Love 'Em or Hate 'Em, Boiled Peanuts are a Southern Specialty
October 30, 2018
When Jay Marchman was a student at the University of Alabama, the Dothan native would bring bags of boiled peanuts from McNeill Farms back to Tuscaloosa with him. He had grown up eating the delicacies and assumed his friends liked them, too.
"It was like pulling teeth to get people to eat them," he says.
Little did he know, as a business major, that one day he would return to his hometown - known as the peanut capital of the world - and the couple who ran the farm that produced those delicious boiled peanuts would sell it to him. The McNeills had established the farm in 1992 and had run it for 25 years when they asked him if he might be interested in taking over so they could retire. That was five years ago.
"I've been eating these peanuts from these folks since I was a kid," he says. And now he's teaching his daughters, Frances, 4, and Maryn, 3, how to eat them.
"As fast as I can shell them, they'll eat 'em," he says.
Boiled peanuts, which are actually not considered a nut at all but a pea variety, are even popular with the hipster crowd. Paramount, a popular eatery at the corner of 20th Street and 2nd Avenue North in Birmingham, offers an Alabama Hummus appetizer that substitutes boiled peanuts for chickpeas, served with pita bread.
They're often found at less trendy locations like roadside stands and gas stations, as well, and they're a tailgating must-have for many football fans. Best served hot, the shells soften as they're boiled, and the peanuts inside are soft and mushy. The best way to eat them is to bite into the shell, releasing the brine and the pea inside; then throw the shell away.
The taste of fresh boiled peanuts can't compare to that of those warming in a ubiquitous crock pot in a convenience store or, God forbid, sold in a can. When boiled peanuts are made with green peanuts that have recently been extracted from the earth, they become "a whole other animal," Jay says.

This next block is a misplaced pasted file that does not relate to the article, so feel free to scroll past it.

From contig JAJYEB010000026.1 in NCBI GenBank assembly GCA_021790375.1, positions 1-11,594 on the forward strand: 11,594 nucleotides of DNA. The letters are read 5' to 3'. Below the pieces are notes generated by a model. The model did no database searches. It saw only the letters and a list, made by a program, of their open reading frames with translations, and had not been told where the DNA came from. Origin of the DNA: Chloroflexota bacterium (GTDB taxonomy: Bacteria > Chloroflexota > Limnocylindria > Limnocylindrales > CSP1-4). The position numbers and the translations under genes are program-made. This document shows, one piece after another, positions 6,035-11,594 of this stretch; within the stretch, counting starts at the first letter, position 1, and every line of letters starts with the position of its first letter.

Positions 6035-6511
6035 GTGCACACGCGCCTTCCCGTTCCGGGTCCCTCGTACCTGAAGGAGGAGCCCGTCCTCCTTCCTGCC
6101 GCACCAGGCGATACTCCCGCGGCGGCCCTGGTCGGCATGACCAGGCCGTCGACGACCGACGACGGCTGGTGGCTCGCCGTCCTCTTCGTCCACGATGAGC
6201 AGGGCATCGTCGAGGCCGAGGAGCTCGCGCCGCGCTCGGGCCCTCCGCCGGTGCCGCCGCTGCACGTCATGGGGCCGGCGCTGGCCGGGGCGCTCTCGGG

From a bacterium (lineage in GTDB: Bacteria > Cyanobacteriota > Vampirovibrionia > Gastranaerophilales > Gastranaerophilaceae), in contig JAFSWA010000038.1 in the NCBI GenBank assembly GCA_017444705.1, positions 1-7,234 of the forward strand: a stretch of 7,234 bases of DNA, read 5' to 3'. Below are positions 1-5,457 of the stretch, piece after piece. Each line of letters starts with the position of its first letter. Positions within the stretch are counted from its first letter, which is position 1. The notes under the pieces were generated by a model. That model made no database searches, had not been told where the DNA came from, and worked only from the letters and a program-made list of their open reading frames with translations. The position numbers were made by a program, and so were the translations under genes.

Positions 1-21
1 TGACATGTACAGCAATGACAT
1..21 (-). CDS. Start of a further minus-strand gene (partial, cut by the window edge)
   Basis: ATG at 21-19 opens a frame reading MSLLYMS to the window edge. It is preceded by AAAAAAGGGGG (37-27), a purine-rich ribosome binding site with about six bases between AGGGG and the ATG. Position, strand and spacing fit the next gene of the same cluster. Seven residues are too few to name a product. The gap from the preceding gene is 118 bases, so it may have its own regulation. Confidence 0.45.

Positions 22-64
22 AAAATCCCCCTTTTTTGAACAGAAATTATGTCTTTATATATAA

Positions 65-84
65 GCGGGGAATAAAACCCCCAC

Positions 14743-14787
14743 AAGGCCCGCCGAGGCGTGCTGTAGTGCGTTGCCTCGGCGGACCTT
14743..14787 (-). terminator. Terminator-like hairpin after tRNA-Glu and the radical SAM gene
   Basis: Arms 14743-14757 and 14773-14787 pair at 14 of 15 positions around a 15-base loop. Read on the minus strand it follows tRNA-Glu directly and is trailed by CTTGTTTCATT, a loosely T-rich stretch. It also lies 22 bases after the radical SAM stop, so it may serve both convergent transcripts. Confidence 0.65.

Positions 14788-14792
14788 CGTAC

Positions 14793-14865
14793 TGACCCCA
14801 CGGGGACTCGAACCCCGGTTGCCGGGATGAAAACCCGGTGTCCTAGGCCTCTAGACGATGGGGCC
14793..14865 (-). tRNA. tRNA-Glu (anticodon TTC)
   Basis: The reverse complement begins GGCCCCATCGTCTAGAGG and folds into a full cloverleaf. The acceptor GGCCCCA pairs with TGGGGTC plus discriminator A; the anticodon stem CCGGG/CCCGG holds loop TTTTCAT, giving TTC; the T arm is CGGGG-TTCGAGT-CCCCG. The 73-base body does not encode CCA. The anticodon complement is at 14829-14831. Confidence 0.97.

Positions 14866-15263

McNeill Farms' peanuts are grown on a total of 3,000 acres, mostly in central Florida, where they benefit from an extended growing season. "We get green peanuts before anyone else," he says, so McNeill has the first and last peanuts every year, all hand-picked in the fields, then de-stemmed, washed and packed. Each Wednesday from the first of April through Thanksgiving, a refrigerated semi-truck transports bushels of green peanuts to Dothan.
At McNeill Farms' produce stand in Midland City, fresh boiled peanuts and green peanuts for do-it-yourselfers are available six days per week. "We have 12 50-gallon pots we boil them in daily," he says. Baseball parks and football stadiums sell them like crazy during their games. And, on the wholesale side of the business, Jay sells to independent grocers and produce stands.
McNeill Farms is the biggest supplier of boiled peanuts in the Dothan area, Jay says, selling 4,000 pounds per week this time of year and between 7,000 and 10,000 pounds per week in the springtime. Though he has expanded to offer other produce such as zipper peas, butter beans, Slocomb tomatoes and homemade creamed corn, he says peanuts are the staple, making up a solid 75 percent of his business.
And just in case you don't live within driving distance of Dothan but would like to try boiled peanuts from McNeill Farms, they're delivered as far north as Montgomery every Wednesday and shipped all over the country anytime. Jay says he has a large following on the West Coast, where he mails boxes of boiled peanuts packed in dry ice. Boiled peanuts freeze beautifully, he says, and can be thawed and re-heated for that just-scooped flavor.
Most of the time, Jay's peanuts are simply boiled in those large vats of salty water, but on weekends and at special events - like the upcoming 75th annual National Peanut Festival, held in Dothan Nov. 2-11 - he might do batches flavored with Cajun spice or dill pickle flavoring.
"There's technique involved, but no secret ingredient," he says. Well, except for one. "Love," he says.
Source: "Love 'em or hate 'em, boiled peanuts are a Southern specialty" AL.com (October 30, 2018) Michelle Matthews